[Maildev] Engineering Council or Engineering Steering Committee (ESC) - where art thou?

Mark Rousell mark.rousell at signal100.com
Fri Aug 31 16:23:01 EDT 2018

On 31/08/2018 19:27, Ben Bucksch wrote:
> Colors are not part of HTML. (they were at one point in time, but they
> were neither originally, nor are now)
> HTML is about structure, not presentation. the reader software can
> present the structure in a way that is pleasant to the reader user.
> i think this is very appropriate for the email context.

Oh come on, you're joking aren't you? ;-) As you know, when people talk
about "HTML emails" they are not being literal. HTML emails today can
(and do) include CSS if you feel that HTML alone should not include
presentation attributes.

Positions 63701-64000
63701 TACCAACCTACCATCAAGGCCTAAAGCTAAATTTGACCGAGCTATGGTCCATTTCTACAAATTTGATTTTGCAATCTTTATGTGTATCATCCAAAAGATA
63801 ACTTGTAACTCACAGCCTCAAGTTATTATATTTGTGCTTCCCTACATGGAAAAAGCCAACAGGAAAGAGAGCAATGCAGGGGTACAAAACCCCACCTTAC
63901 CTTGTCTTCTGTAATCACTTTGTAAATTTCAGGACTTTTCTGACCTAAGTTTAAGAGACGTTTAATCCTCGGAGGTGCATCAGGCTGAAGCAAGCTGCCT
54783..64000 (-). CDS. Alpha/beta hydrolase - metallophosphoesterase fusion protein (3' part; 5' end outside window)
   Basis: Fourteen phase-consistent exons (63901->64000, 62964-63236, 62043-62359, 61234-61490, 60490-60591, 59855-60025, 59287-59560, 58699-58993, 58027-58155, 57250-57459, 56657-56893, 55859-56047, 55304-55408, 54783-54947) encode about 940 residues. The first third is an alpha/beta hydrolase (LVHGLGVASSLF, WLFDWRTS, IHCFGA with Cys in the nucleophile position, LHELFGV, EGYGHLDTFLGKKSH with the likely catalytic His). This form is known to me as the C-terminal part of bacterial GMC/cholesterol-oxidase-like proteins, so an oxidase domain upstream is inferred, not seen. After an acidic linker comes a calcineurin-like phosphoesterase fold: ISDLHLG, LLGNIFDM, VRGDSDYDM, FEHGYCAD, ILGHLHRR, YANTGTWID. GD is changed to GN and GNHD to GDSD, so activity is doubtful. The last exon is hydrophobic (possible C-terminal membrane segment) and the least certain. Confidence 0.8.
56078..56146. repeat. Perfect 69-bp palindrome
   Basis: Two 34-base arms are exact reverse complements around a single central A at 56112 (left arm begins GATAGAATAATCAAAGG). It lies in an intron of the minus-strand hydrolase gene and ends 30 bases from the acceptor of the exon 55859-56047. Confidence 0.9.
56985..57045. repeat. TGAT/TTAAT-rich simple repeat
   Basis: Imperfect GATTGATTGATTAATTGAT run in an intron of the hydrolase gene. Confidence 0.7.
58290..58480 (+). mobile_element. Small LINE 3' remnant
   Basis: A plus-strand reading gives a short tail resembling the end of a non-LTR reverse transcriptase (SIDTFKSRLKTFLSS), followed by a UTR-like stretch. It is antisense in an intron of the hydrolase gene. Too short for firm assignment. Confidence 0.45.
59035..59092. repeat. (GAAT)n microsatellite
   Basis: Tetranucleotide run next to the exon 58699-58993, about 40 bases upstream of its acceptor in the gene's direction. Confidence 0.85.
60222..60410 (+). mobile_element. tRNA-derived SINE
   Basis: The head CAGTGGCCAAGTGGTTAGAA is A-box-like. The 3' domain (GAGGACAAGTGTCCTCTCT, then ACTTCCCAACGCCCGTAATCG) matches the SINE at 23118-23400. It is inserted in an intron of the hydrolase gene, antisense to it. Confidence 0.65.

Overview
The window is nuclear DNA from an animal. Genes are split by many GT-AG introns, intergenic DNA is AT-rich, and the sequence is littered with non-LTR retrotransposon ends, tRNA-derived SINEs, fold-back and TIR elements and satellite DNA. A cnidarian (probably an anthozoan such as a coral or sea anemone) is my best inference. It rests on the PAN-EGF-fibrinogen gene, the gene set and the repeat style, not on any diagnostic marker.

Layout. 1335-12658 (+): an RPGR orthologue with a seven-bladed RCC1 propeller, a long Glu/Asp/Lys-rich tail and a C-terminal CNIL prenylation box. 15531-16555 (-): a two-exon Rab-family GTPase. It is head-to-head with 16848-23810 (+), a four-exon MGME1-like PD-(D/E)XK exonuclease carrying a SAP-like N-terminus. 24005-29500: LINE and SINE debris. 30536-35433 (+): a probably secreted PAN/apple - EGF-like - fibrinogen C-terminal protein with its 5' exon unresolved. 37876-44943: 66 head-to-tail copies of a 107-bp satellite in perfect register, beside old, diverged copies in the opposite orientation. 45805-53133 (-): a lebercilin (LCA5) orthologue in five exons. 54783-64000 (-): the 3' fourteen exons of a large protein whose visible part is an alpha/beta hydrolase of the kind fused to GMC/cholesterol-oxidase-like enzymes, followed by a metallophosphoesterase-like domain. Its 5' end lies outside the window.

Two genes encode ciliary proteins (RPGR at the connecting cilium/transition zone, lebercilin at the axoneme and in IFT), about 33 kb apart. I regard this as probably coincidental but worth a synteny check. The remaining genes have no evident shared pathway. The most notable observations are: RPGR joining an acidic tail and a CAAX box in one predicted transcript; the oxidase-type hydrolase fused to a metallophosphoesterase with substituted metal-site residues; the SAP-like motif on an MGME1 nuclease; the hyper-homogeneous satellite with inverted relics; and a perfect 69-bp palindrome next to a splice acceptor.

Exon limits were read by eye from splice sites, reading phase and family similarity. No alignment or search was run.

Out there in the real world, HTML emails (both with or without CSS)
include colour. It doesn't really matter whether the colour information
is done directly in HTML elements or via CSS, but the fact remains that
HTML emails can and do include coloured text and backgrounds and it is
necessary for Thunderbird to be part of this world.

In an ideal world, sure, it would be nice if the recipients of emails
could choose exactly how they were presented but that's a job for their
own mail client. It is ultimately up to their mail client to parse
incoming emails and show only those elements or attributes (either HTML
and/or CSS) that the user wishes to see.

In the context under discussion here, like it or not, if we want TB to
be competitive in the modern world then it does need to give users the
chance to compose HTML-encoded emails either with colour or without, as
they prefer. Exactly how their colour preferences are encoded in actual
emails (e.g. old fashioned HTML tags and attributes or funky up to date
embedded CSS) is largely a separate question.

Mark Rousell

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